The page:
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Sunday, July 19, 2015

Growth and Recession - Now Unrecognizable Terms

What is growth or recession if government is allowed to infuse infinite debt into an economy but not subtract that debt from the calculation???  Particularly, when that debt (government debt) is never intended to be repaid.


The chart below highlights the change (by period) of (1) all private debt, (2) all government debt, (3)GDP change subtracting federal debt undertaken, and (4) the average interest rates by period.
  • '95-->'01
    • for every $2 dollars of private debt undertaken at an average rate of 5.5%, $1 dollar of GDP was created and no net government debt was utilized (of course this misses the huge growth of unfunded liabilities but let's leave that aside for this discussion).
  •  '01-->'08
    • a doubling of credit / debt from a combination of private and government sources was utilized at an average of 3%...but this only created a net growth of $1 trillion in GDP when subtracting the new government debt...or 7 cents for every dollar in new debt.
  • '08-->'15
    • private sources choose to refinance and deleverage at record low rates.  Only the federal government was willing to undertake debt (again, debt it never intended to repay but instead only service via driving ZIRP).  However, the result is a massive GDP contraction when the new government debt is subtracted from the remaining economic activity...a loss in excess of <-$1> for every $2 spent.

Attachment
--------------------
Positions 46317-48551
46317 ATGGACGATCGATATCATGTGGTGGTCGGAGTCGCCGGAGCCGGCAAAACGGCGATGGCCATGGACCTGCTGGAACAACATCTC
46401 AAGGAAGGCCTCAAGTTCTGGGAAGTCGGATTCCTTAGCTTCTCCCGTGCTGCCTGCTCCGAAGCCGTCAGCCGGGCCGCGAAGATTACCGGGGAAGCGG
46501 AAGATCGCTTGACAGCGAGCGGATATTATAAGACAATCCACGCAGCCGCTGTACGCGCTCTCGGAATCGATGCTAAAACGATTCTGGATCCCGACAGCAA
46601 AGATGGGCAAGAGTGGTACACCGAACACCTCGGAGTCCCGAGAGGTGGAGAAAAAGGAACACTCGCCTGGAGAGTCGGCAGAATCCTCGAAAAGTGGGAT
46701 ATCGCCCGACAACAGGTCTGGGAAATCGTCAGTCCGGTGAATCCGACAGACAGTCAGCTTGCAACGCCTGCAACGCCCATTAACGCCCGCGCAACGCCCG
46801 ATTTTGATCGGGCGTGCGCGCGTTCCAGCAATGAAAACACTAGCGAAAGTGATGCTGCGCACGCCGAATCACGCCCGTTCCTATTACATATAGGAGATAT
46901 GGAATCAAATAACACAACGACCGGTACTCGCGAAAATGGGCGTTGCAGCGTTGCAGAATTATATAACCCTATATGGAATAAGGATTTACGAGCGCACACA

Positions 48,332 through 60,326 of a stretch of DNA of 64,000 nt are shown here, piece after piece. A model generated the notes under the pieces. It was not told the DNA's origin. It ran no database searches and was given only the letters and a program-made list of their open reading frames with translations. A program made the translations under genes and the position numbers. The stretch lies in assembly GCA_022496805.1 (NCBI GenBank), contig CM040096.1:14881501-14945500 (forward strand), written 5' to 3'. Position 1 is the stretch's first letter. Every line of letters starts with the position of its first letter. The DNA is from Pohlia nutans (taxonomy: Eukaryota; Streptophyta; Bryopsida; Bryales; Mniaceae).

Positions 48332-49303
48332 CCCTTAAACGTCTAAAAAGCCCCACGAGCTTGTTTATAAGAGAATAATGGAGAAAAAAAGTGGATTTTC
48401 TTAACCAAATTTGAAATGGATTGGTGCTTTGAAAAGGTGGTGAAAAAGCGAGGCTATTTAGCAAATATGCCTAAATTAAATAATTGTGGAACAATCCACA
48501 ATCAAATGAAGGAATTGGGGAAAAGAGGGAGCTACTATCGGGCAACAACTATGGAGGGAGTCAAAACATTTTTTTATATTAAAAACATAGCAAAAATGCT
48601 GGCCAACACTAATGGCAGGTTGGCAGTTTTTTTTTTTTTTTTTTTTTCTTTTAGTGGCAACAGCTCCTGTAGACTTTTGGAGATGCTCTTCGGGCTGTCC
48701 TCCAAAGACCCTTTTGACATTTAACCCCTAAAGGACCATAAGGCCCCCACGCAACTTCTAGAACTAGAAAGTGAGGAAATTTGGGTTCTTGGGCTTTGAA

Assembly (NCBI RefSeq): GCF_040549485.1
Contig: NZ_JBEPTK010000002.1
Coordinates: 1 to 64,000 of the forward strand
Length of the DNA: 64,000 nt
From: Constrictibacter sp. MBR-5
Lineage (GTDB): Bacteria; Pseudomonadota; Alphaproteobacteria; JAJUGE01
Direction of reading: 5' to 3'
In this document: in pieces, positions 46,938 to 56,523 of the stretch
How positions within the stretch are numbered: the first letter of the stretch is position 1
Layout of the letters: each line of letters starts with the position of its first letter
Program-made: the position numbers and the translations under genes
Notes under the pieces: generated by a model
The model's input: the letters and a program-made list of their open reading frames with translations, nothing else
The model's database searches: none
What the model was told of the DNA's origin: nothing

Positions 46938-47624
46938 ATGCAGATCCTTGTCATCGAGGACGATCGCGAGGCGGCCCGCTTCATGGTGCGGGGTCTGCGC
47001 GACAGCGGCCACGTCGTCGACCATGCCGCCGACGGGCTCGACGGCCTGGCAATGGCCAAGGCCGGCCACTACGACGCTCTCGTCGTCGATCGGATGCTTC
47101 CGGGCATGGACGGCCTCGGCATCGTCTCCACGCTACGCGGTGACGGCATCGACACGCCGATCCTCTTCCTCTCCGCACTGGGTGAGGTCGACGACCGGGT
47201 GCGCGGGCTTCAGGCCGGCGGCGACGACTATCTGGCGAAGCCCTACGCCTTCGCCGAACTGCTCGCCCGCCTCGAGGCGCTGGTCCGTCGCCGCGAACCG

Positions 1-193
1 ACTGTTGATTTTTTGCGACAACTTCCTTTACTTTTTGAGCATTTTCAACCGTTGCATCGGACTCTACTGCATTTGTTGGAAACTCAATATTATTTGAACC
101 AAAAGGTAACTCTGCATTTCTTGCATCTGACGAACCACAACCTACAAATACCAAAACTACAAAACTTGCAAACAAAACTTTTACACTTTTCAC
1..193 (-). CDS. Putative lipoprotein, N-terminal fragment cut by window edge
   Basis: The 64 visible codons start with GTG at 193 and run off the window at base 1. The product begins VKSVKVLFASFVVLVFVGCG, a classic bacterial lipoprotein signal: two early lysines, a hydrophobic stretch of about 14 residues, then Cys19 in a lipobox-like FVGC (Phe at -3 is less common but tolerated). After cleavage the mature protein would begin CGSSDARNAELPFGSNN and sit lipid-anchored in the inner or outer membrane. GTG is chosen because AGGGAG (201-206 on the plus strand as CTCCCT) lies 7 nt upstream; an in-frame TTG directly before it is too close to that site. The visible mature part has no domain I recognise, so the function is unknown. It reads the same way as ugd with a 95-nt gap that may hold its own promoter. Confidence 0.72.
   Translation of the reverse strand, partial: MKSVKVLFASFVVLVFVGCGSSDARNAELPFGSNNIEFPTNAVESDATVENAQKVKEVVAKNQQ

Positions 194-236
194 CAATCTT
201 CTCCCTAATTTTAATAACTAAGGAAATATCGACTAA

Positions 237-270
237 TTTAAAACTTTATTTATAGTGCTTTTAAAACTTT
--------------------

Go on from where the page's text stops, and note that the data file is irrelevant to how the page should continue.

Now the Fed has ceased increasing it's balance sheet (via buying more bonds, aka QE...however the Fed continues partial QE via continued buying to maintain it's nearly $4.5 trillion dollar balance sheet of Treasurys and MBS).  The Fed says it will raise rates "soon" and the Fed says it will also begin "normalizing" its balance sheet (ie, further slow or stop the QE buying of new bonds for those that mature or, heaven forbid, actually begin outright selling).   The Fed's contention is things are good enough that although private sources only wanted to deleverage with rates at record lows...now with rising rates private sources will choose to take out the debt they didn't want at lower rates plus refinance all that existing debt into higher rates???  All this while, judging from collapsing commodity prices, there is a clear lack of demand world over.


It's not hard to see that absent the return of large government deficits and the Fed's QE to mop it up...the private sector debt creation will continue to wane...the lack of global demand is about to get far worse.  And something very wicked this way comes one way or another.

7 comments:

  1. Good post, Chris. The fraud (let's call it what it is) that continues to be perpetrated on the public has reached epic levels, and I agree with you in that it cannot be sustained for much longer.